Music – you love it right? Sure you do, and you pride yourself on your eclectic tastes in different genres that make up your playlists. A little bit of this, a sprinkling of that. Chances are however, that there are some musical styles that just don’t float your rockin’ boat.
One of the harder genres that the masses struggle to swallow is opera. And quite right too. It’s elitist, pretentious noise that the majority of those that claim to like, do so only to appear suitably poncey. So a film that has a famous opera singer held hostage may hold a certain kind of perverted pleasure. Sadly, it’s the only kind of pleasure you’re likely to get from Julianne Moore’s latest.
Leaving Tokyo for South America is successful businessman Katsumi Hosokawa (Ken Watanbe). It’s supposed to be a serious business trip, but Katsumi has no real interest in making a deal. He’s making the long-haul trek for one reason only: his favourite opera singer Roxanne Coss (Moore) has been booked to perform.
As dignitaries from all over gather in the mansion, the party is abruptly interrupted by an armed political guerrilla group. They hold everyone within the mansion’s walls hostage, stating that they will only be released once their demands have been met.
But with the government unwilling to negotiate with them, the hostages find themselves bedding in with their captors for an uncomfortably unknown length of time.
Based on Ann Patchett’s novel of the same name, Bel Canto is the type of film that, due to the bizarre nature of its story, you wouldn’t be surprised to see it announced in the opening credits that it was based on a true story; after all, fact is so often stranger than fiction. The biggest surprise however, and disappointment, is not only is there no such declaration, but that someone actually went to all the trouble of making this nonsense up.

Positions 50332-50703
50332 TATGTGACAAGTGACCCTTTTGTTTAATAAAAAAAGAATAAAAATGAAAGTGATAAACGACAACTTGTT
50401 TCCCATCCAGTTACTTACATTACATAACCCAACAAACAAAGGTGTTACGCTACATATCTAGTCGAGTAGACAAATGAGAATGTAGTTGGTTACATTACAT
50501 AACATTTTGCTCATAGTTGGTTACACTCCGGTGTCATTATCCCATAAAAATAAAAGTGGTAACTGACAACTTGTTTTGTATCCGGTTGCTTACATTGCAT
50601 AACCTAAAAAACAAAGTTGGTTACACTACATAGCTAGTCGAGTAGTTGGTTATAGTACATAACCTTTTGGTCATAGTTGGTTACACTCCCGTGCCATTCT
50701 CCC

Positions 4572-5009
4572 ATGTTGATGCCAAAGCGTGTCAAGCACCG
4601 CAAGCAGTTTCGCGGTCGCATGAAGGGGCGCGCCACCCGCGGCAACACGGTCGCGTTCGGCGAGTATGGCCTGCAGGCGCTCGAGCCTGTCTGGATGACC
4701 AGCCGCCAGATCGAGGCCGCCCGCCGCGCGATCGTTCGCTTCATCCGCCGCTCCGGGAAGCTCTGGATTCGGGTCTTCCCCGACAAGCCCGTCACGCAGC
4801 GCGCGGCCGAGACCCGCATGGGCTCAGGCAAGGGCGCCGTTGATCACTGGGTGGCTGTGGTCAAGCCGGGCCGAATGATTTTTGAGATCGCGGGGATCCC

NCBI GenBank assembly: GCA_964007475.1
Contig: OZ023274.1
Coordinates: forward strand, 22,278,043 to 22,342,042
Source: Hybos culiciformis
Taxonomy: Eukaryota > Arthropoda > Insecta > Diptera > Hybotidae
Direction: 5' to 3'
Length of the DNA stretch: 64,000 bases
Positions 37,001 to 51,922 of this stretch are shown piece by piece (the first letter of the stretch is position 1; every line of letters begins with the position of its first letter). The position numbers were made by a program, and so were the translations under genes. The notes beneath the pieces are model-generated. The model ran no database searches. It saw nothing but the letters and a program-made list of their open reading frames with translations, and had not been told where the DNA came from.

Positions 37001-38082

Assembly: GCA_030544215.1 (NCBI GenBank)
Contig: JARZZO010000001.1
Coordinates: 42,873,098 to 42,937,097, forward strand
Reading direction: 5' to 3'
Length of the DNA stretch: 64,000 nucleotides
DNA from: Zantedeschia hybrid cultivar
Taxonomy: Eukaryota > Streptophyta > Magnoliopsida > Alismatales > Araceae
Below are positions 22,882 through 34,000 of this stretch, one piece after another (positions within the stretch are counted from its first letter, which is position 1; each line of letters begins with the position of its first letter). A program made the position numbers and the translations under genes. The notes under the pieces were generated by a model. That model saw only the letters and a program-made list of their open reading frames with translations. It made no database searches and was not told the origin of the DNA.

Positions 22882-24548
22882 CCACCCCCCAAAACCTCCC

Firstly, there’s a wholly unconvincing relationship between Moore and Watanbe; they have about as much chemistry on screen as a piece of coal on a toasted crumpet. There is no sense of a sensual relationship developing between them, which makes it more difficult to accept when they do hook up.
Oddly, the real heartfelt relationship is between two other characters, that get drawn into a Shakespeare rip-off, with the difference being that the Capulets just so happen to be South American guerrilla rebels this time around.
And talking of unconvincing, Moore, as good an actress as she undeniably is, can’t lip sync for shit. Whenever she has to perform an operatic tune, it’s as if she’s performing some kind of silent karaoke. Badly.
Director Paul Weitz, who has come a long way since his debut (1999’s American Pie), struggles with many of the elements on show here, but does almost make up for some of his errors with a confident ending. Until he makes the mistake of having Moore pretend sing yet again.
It has some interesting characters, many of whom are engaging, but Weitz either forgets or simply ignores one of the golden rules when it comes to portraying an event as real – subtlety.
Ultimately, regardless of what kind of music you love, it hits too many bum notes.